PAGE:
My positive experiences from the beginning with all the doctors that have helped me along this journey have truly been amazing....
 - Trish - the front office at Dr. Levheim's office worked so hard on my case, making calls, putting through referrals and appointments and following up on everything - She is amazing!
 - Dr. Levheim -- always making herself available and following through on all that we need to get this done!
 - Dr. Marvelli - the surgeon we saw in case we needed a CAT scan fit us in at a moment's notice twice and we never did need to use his services.  He checked up on the CT guided CAT and was really so great to be an advocate right from the beginning when I was still so scared of this situation.
- Dr. Hartnell -- just makes me smile!
 - Dr. Ed Mullen -- put my mind at ease and talked to us for more than 1/2 hour when I really didn't know if I was going to live or die.
 - Dr. Len -- made himself available for conference call, education, and really helped us advocate for my care.

All these doctors have been sent to us from above and we so very blessed. 

On the boat with my #1 hero & caregiver - my husband and true love - Steve  

Thank you for stopping by - please leave a comment -- 
I love to hear from everyone and read every note.  

Thursday, August 19, 2010

Nancy Quotes of Inspiration & Hope! :)

Looking through Lance's quotes ---- I began thinking I should come up with my own....

I went for my trail run today and hit my head.  I thought I should write down some of my thoughts and put them in quote form.  Funny how a knock on the head makes you think....   It was a great exercise once I got into it and came up with six great quotes.  

 Always remember to keep your eyes forward, lift your feet up, and duck when you have to..... 
and if you fall... roll with it, stand up and do all you can to keep going, 
because no one is in a better place to help YOU than YOU. 
 - Nancy Cook - on trail running, cancer survivorship and life

 You can believe it that strength & beauty come from within -- 
just imagine yourself completely bald, with heartburn, throwing up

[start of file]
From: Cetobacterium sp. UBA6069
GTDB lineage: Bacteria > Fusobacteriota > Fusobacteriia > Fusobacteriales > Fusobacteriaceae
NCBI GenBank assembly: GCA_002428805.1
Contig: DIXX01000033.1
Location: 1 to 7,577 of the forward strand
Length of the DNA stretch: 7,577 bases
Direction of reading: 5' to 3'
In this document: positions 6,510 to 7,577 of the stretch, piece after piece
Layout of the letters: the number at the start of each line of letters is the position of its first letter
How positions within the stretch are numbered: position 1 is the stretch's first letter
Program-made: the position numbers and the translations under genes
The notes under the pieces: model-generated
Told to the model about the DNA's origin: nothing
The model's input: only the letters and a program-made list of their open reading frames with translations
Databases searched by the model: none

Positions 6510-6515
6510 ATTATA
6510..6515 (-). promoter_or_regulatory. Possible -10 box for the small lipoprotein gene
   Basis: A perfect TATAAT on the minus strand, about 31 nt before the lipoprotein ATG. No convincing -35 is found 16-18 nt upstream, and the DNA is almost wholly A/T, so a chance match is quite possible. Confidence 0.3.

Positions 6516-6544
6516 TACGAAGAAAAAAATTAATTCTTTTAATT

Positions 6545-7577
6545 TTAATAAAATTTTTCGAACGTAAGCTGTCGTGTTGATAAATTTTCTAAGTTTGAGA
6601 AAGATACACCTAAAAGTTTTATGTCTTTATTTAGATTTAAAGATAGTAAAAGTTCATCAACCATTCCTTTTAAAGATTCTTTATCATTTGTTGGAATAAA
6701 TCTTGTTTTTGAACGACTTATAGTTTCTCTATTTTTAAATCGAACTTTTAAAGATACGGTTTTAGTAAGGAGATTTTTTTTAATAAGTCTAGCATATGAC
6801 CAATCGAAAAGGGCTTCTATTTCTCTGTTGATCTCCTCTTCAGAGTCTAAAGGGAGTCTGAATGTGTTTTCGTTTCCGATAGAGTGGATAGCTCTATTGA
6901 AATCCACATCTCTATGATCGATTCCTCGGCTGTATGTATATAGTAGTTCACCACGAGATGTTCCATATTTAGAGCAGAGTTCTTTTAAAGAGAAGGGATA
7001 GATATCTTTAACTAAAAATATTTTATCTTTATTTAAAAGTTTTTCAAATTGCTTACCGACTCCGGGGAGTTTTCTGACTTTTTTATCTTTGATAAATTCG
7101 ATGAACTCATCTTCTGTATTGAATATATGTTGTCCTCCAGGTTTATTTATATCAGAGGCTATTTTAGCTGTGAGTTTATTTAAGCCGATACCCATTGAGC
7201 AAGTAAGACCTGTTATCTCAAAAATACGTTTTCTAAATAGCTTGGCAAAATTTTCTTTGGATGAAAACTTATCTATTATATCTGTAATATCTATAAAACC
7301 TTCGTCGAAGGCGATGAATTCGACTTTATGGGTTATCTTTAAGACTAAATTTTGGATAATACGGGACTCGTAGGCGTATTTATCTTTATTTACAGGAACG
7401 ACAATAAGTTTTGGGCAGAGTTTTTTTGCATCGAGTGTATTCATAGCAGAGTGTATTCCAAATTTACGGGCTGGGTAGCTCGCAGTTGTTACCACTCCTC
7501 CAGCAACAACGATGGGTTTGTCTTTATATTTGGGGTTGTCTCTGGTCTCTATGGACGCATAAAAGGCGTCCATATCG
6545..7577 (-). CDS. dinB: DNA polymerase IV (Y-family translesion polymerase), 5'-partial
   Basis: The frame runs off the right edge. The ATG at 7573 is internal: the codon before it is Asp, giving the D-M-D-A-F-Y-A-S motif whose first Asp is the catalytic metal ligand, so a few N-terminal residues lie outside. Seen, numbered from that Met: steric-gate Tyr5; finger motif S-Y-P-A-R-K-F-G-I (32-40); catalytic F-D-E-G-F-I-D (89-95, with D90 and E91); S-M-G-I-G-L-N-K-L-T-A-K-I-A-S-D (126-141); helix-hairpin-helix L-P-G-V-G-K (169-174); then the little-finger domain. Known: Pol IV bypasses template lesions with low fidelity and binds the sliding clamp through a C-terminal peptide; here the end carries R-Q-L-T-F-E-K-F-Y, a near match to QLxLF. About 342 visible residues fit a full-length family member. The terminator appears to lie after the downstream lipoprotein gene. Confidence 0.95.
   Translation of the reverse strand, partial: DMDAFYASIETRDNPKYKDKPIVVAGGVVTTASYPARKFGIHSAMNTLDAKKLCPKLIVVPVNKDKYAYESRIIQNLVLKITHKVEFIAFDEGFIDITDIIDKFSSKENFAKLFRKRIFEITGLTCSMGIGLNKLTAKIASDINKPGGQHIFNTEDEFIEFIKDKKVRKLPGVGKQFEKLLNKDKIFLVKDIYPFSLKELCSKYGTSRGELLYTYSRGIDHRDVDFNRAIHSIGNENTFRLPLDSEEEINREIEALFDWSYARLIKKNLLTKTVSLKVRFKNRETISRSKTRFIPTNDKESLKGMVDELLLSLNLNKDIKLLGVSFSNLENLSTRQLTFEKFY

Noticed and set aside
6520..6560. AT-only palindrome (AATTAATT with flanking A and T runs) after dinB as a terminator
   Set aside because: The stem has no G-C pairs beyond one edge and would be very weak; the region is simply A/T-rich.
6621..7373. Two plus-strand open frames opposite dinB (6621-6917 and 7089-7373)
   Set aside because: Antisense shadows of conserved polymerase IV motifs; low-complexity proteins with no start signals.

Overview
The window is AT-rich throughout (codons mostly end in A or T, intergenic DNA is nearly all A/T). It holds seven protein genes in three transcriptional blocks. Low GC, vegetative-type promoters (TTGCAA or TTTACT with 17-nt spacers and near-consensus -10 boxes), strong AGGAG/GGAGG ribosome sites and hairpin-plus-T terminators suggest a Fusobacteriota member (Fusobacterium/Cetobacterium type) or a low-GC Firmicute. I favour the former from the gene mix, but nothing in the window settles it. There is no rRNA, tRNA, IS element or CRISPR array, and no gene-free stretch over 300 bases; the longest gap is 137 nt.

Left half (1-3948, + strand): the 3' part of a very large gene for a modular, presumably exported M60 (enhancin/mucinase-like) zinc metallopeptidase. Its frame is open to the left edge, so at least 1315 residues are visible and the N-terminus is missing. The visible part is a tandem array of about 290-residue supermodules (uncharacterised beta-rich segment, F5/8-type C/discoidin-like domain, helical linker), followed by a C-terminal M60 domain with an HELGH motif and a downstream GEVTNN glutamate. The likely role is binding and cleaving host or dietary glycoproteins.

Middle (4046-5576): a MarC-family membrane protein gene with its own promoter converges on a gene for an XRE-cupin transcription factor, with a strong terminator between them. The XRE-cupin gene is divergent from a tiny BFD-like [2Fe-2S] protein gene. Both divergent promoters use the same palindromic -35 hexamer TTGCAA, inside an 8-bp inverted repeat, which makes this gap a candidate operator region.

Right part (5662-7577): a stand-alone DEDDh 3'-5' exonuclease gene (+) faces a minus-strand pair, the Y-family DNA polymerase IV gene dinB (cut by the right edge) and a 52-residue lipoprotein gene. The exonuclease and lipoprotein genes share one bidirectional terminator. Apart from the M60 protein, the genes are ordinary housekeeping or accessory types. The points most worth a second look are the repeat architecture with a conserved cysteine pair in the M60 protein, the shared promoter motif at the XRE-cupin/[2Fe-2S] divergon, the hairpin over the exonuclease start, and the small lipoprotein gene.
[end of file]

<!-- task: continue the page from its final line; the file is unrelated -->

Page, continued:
and thanking God for yet another glorious day of life. 
 - Nancy Cook - on cancer survivorship

Get up in the morning, check the state of your body, choose your attitude, 
put one foot in front of the other and get it done - live life each and every day.  
- Nancy Cook - on running, cancer survivorship, and life

 If you can do it, do it,  If you think you can't, you won't.  
Be strong, set your plan, make the commitment,
because only you have the power to meet your goals 
whatever they may be. 
- Nancy Cook on running, cancer survivorship and life

 No one can hold you back from doing all that you want to do.  
Just keep your goals in sight, listen to your body, and take one day at a time.  
Some days will be better than others -- but every day is blessing,
so make each day the best it can be.
- Nancy Cook on running, cancer survivorship and life

When and if you do get lost, find your center, 
look around and find the highest point, keep it in sight, reach for it each day,  
and don't forget to breathe.  
You will find your way when you have faith.
- Nancy Cook on running, life and cancer survivorship

Trail running is like any obstacle in life- 
you need intense focus and extra push to jump over the rocks, sticks, 
and get through the mud to beat it.  
- Nancy Cook - on trail running, cancer survivorship and life

I hope you like these as much as I do --- Please leave a comment if you stop by.  Here is the photo of the day!  My Mom & sister Laura came to visit from Northern Vermont and they got to see me ski!  It was a glorious day.  I love my life.  :)

Thanks for stopping by!

Wednesday, August 18, 2010

Chicago Marathon Countdown: 61 days! Runner Profile

Every runner has a story. Please tell us yours!